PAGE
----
Everyone knows that sports is big business – try a market forecast to be valued at $626 billion in 2023. That's up from $471 billion just three years ago.
Until recently, however, investing directly in the fan side of sports confined investors to limited options. Sure, an investor could buy shares in the Green Bay Packers, but that's not a stock in the traditional sense. Nor is it liquid or offering much upside potential. And there was once public equity available in the Boston Celtics.
Fortunately for sports-loving investors, the universe of publicly traded sports plays is expanding and including more traditional fare. The newly minted Roundhill MVP ETF (MVP) taps into that theme.
MVP debuted last month and owing to that rookie status, it's worth nothing this fund is not similar to the Roundhill Sports Betting & iGaming ETF (BETZ). As has been widely noted, BETZ – the first and only sports wagering exchange traded fund – is an icon among thematic ETFs. BETZ and MVP are stablemates, but there is scant overlap between the two funds.
Mulling MVP's Merits
Obviously, MVP itself is a thematic ETF and one that addresses a nuanced concept: the business of sports is growing and there's an element of scarcity that MVP taps into.
“Sports franchises are scarce, premium assets. From 2011 to 2020, the average franchise across the NFL, NBA, NHL, MLB, and Premier League increased in value by over 500%,” according to Roundhill research.
To put that into terms fans and investors alike can easily understand, every NFL franchise is worth at least $2 billion, meaning each would qualify for entry into many small-cap ETFs. Several are so valuable that they'd be mid-cap stocks.
Those are nifty anecdotes, but the case for MVP is enhanced via its media exposure. Not only does that diversify the fund away from positions in individual teams, it allows investors to participate in one of the most lucrative elements of the sports equations, because media rights are a big reason NFL franchises are so valuable. The league recently signed deals with media partners Amazon, CBS, ESPN/ABC, FOX and NBC reportedly worth $100 billion combined.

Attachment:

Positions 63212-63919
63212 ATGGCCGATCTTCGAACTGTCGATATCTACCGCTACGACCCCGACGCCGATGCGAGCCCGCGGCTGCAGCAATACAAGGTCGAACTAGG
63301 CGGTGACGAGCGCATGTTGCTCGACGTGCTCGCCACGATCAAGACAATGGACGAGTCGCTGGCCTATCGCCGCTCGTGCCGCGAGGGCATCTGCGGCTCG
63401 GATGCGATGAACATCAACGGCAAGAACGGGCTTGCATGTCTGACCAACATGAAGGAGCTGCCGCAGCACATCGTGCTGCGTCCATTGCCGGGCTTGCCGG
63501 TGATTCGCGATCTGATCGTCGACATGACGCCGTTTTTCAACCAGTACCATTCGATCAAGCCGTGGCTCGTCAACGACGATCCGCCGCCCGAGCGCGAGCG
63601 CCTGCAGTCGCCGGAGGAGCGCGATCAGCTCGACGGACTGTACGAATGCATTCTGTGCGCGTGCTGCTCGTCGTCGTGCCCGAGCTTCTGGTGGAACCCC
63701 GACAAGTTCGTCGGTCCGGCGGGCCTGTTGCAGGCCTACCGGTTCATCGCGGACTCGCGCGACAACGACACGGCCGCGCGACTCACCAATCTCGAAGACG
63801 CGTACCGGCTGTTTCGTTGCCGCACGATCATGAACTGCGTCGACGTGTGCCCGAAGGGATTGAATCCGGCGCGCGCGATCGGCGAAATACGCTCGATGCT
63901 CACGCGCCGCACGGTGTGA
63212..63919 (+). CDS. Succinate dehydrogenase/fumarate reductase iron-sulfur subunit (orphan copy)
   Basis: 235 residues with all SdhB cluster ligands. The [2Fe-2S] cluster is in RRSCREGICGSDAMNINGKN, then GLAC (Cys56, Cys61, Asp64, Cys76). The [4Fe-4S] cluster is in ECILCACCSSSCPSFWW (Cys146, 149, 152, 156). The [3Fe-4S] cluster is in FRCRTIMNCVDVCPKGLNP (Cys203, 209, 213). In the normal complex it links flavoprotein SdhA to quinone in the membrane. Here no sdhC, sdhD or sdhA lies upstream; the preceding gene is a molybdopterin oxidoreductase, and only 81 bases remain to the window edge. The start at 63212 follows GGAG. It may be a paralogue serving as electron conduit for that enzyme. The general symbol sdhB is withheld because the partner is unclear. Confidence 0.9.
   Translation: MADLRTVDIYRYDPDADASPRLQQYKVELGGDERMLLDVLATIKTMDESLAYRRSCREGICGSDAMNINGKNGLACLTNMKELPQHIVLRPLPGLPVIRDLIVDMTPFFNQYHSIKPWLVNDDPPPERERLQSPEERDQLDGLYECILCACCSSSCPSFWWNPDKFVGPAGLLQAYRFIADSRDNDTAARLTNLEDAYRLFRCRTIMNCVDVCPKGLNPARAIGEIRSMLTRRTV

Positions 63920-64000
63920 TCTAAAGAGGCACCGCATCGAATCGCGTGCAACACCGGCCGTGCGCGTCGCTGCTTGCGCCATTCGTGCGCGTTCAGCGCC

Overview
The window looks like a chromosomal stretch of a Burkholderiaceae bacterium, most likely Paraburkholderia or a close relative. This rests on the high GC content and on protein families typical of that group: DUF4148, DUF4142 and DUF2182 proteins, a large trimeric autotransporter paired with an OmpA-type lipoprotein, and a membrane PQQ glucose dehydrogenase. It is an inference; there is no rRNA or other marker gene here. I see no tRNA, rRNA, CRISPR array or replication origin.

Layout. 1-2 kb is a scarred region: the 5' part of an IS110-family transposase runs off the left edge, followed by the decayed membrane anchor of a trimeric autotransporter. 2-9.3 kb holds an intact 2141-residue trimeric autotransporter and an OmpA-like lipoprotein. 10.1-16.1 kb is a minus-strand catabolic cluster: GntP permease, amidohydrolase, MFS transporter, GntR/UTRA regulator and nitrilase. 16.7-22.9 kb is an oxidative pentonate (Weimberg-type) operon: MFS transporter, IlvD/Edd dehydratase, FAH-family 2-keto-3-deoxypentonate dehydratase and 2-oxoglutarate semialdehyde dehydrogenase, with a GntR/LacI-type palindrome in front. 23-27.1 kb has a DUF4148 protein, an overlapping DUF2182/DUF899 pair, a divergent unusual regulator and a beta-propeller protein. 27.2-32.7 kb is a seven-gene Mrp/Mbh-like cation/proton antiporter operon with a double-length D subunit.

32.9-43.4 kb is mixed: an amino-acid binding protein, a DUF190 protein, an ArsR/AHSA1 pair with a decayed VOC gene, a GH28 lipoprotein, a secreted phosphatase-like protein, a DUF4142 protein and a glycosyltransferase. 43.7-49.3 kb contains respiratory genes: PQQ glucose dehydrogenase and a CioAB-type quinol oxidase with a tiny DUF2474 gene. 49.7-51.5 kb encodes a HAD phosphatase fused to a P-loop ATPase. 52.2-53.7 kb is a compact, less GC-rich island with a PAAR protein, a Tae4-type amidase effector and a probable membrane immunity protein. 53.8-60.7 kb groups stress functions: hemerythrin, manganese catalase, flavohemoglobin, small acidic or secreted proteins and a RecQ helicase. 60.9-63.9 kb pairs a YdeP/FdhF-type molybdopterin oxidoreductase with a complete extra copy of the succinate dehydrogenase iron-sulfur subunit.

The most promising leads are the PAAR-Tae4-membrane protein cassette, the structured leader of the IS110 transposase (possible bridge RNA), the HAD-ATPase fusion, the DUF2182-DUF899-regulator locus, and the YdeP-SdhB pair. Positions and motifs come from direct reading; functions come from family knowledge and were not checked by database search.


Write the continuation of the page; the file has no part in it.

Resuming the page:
Additionally, local deals drive valuations higher for large market teams in other sports. Think the NBA's Los Angeles Lakers and Major League Baseball's New York Yankees, among others.
“Estimates from Rethink Research suggest the rise in streaming will drive global revenue from sports media rights to $85 billion by 2025, a 75% compared to 2018,” notes Roundhill.
On the media note, it provides MVP with some backdoor sports betting exposure because analysts see the intersection of media, iGaming and sports wagering generating $30 billion of revenue by 2030.
MVP Portfolio Appropriateness
If the history of new ETFs teaches market observers anything it's that these products often draw initial critics and many of these funds often silence those naysayers.
It's too early in MVP's lifespan to know if that will be case. However, this isn't an exceedingly risky fund chock full of anonymous small caps. Rather, almost 72% of the fund's roster is split between large- and mid-cap stocks, many of which are familiar names, such as Nike (NKE).
The audience for MVP is potentially broad as it can be avenue for growth-oriented investors, a play for risk-tolerant investors or an option for investors seeking a refreshed approach to consumer cyclical and media stocks.
The views and opinions expressed herein are the views and opinions of the author and do not necessarily reflect those of Nasdaq, Inc.